“Well, regardless, I could see it from the start, and I’m just glad you finally see it. We live relatively mundane and bleak lives, Commander. Darkspawn this, nightmares that, architect, broodmother, blah blah blah… You need something to look forward to, otherwise what’s the point of even getting out of bed in the morning? And your dalliance gives us all something exciting to talk about behind your back.”
“You are a very unhappy person, Anders.”
“Maybe,” he shrugged, “but until about a couple months ago, I was far happier than you and that’s saying quite a bit. I’m a miserable son of a bitch.”
“Oh, you’re not so bad. You do try very hard to make the best of things. So… is it really that obvious? I mean, does everyone know?”
“Disgustingly obvious,” he nudged her again, a playful gesture that purposely stumbled her steps. “It’s all anyone’s been able to talk about.”
“Not really. It’s been mentioned, but we don’t spend our days in constant conversation about whether or not you like it from behind, or if you have to be on top because you can’t stand not being in control of every single thing in your life.” She reached out and slapped him hard across his bicep, making him wince and yelp. “Ow, hey! I’m just saying it’s nice to see you smile. Flames, it’s nice to see Howe smile every once in a while. For a long time, I wasn’t even sure the bastard knew how…”
“Anders!” A dusky-skinned elven woman started walking toward them, the sound of her voice snapping his attention from Arabelle. “It’s about time you showed up.”
“Namaya?” The pace of his steps picked up, carrying him quickly away to meet with the woman. “You’re here.”
“I keep my promises, unlike you,” she barked, a scowl furrowing her brow and drawing attention the sharpness of her large, green eyes. “I know it took a while, but it turns out you were right. The cache is here in Amaranthine.”
Belle arrived beside him, Justice and Velanna falling in around them. She crossed her arms over her chest and studied the elven woman with curiosity. Sometimes Anders and Oghren left the Keep and traveled to the tavern in the city to drink, just to get away from it all, but now she wondered if there was something more to their little escapes. She’d thought for sure they were indulging in local women, but the situation before them seemed like a little more than a casual romance.
“You found it!” he remarked, his entire face lighting up.
“I did,” Namaya shrugged. “What you do with that information is up to you. I, for one, am done dealing with mages.” Turning those stunning eyes on Belle, she added, “Word of advice, don’t let him sweet talk you. He’s very good at that.”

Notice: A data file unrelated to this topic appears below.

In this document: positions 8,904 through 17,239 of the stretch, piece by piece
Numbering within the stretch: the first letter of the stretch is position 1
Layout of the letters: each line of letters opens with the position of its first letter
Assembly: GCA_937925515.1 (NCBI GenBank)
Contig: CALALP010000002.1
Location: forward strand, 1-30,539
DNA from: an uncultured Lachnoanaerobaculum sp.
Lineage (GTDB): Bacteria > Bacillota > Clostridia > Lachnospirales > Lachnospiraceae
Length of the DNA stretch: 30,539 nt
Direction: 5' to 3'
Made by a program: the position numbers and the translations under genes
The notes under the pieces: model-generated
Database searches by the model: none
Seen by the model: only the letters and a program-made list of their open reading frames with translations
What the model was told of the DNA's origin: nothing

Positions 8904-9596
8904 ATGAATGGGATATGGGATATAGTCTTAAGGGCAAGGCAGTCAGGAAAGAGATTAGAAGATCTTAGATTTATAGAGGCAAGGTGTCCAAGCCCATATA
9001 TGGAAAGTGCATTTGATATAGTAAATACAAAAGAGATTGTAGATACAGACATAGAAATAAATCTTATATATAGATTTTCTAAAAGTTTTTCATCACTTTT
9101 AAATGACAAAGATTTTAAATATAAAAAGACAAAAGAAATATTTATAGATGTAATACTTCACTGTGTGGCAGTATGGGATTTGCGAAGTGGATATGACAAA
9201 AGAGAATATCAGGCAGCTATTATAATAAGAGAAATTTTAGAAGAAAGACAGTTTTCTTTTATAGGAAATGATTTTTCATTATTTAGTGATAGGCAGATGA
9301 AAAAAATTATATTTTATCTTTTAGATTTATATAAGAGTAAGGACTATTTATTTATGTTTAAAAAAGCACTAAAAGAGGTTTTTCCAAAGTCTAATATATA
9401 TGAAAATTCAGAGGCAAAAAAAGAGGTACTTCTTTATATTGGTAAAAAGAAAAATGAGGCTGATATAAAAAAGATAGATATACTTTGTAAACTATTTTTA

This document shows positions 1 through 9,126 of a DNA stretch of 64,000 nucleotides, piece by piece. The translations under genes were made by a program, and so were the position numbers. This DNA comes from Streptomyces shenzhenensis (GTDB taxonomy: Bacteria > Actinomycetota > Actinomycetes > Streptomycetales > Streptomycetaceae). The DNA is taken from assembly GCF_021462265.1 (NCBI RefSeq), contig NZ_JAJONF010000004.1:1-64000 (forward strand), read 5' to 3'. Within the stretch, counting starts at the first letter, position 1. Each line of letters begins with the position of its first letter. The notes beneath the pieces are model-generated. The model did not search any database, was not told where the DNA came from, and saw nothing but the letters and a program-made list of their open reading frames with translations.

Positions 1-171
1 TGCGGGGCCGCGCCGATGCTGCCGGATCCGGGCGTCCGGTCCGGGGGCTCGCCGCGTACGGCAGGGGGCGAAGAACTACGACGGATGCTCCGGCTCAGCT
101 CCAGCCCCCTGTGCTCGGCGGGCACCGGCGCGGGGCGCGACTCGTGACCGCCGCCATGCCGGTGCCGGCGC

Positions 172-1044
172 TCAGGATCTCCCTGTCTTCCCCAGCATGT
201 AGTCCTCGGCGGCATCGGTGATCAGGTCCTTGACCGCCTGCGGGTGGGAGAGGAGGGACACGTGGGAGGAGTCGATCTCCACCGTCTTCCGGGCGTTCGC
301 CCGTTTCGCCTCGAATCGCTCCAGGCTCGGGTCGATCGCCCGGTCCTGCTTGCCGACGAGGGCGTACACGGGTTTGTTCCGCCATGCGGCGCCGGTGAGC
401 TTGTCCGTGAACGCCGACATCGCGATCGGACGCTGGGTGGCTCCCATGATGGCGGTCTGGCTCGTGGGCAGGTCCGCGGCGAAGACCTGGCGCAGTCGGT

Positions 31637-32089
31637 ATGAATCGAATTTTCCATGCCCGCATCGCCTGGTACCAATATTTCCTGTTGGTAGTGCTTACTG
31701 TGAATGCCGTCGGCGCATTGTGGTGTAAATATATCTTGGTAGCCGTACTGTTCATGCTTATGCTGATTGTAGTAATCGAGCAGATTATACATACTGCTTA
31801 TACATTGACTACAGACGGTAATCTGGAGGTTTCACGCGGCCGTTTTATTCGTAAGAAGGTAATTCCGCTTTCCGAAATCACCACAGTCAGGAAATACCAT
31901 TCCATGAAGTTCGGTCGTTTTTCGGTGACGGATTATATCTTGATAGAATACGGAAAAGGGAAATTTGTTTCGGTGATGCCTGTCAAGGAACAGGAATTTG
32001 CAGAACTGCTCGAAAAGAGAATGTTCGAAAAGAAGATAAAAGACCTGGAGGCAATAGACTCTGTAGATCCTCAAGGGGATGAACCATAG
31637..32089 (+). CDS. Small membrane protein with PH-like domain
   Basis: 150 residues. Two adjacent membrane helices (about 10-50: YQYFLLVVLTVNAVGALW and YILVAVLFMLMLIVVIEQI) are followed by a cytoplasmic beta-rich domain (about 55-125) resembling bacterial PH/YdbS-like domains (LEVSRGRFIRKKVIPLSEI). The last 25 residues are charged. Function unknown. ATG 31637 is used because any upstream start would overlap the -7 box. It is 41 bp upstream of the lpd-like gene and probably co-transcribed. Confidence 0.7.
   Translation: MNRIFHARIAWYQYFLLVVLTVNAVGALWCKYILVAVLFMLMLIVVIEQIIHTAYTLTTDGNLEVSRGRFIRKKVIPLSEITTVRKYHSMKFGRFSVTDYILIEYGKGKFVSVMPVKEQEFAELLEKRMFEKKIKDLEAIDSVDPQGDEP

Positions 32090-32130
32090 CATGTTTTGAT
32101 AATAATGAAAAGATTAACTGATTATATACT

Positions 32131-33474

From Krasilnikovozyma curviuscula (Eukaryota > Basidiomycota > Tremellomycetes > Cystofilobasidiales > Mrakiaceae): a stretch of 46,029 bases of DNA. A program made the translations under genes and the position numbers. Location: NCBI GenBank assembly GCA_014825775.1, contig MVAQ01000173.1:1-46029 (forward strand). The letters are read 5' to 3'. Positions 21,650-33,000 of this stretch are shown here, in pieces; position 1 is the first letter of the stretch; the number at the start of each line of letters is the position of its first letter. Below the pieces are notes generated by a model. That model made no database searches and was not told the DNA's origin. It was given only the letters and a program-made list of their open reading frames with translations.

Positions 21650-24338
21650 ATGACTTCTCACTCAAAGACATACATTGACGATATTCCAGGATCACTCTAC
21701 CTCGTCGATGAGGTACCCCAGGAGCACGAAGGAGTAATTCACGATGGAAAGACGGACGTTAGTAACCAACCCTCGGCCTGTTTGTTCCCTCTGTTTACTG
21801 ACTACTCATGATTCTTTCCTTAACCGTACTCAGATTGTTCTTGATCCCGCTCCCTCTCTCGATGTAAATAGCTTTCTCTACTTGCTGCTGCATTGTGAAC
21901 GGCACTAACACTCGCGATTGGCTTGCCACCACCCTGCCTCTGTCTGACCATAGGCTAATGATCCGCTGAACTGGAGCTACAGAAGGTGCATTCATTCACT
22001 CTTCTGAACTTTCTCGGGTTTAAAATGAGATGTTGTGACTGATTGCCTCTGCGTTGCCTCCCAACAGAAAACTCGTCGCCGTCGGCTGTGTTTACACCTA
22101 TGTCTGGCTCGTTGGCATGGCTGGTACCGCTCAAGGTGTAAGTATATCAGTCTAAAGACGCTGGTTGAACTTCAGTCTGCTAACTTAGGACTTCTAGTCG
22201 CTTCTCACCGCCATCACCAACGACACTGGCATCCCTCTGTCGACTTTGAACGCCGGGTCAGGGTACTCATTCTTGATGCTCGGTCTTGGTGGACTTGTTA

“I think I’m immune to his charms, but thank you for the warning.”
“I… uh… guess I should thank you.”
“Damned right you should,” she shook her head. “You get caught, Anders, I’m not helping you again. That’s all I’m saying.”
Pushing through them, Namaya didn’t look back at them as she disappeared into the crowded streets of Amaranthine. Arabelle waited until she was gone before turning her full attention on the mage beside her. He was suddenly very nervous, every ounce of his in-your-face confidence hidden beneath a stammer as he searched within himself for the right words.
“I… uh… I suppose that requires some explanation…”
“No,” she stepped back, arms still crossed as she shook her head. “Not at all.”
“I am fluent in sarcasm,” he reminded her. “You can’t fool me. Look, Namaya is… a friend.”
“A friend? I didn’t know you had any friends outside the keep,” she teased.
“Ha ha. You’re so funny. I’m actually quite popular, which is why I spend time with you. I keep hoping my popularity will rub off on you.”
“So, this friend, what was she doing for you?”
“Last time I escaped from the Tower, I asked her to look into some things. That’s why I was in Amaranthine in the first place.”
“Anders that was months ago.”
“I know. The Templars thought I’d come to take a ship, but it was to meet her.”
“To find a cache?”
Shifting her stance, it was an odd thing to see him so uncomfortable and uncertain about his own words. Normally, he had no trouble speaking his mind, saying whatever nonsense rolled through his head for a good laugh, or to make someone else squirm, but the depth of his insecurity was evident as he lowered his gaze to the ground between them.
“During the Blight, the Templars moved their store of phylacteries to Amaranthine,” he explained, “for safety. My phylactery is among them, Namaya learned. So long as the Templars have that sample of my blood, they can find me. I need to destroy it.”
“You’re right,” she shook her head. “We need to do this. They shouldn’t be allowed to control you. I hate that they can. It’s wrong.”
“Look,” he shifted uncomfortably, “I know we’re busy killing darkspawn and all, but the sooner we find this vial, the better I’ll feel.”
“Do you know where to look?”
“There’s an abandoned warehouse in the merchant district,” he explained. “It should be there with the others.”
“Let us find Aura, and then we’ll take care of it, I promise you.”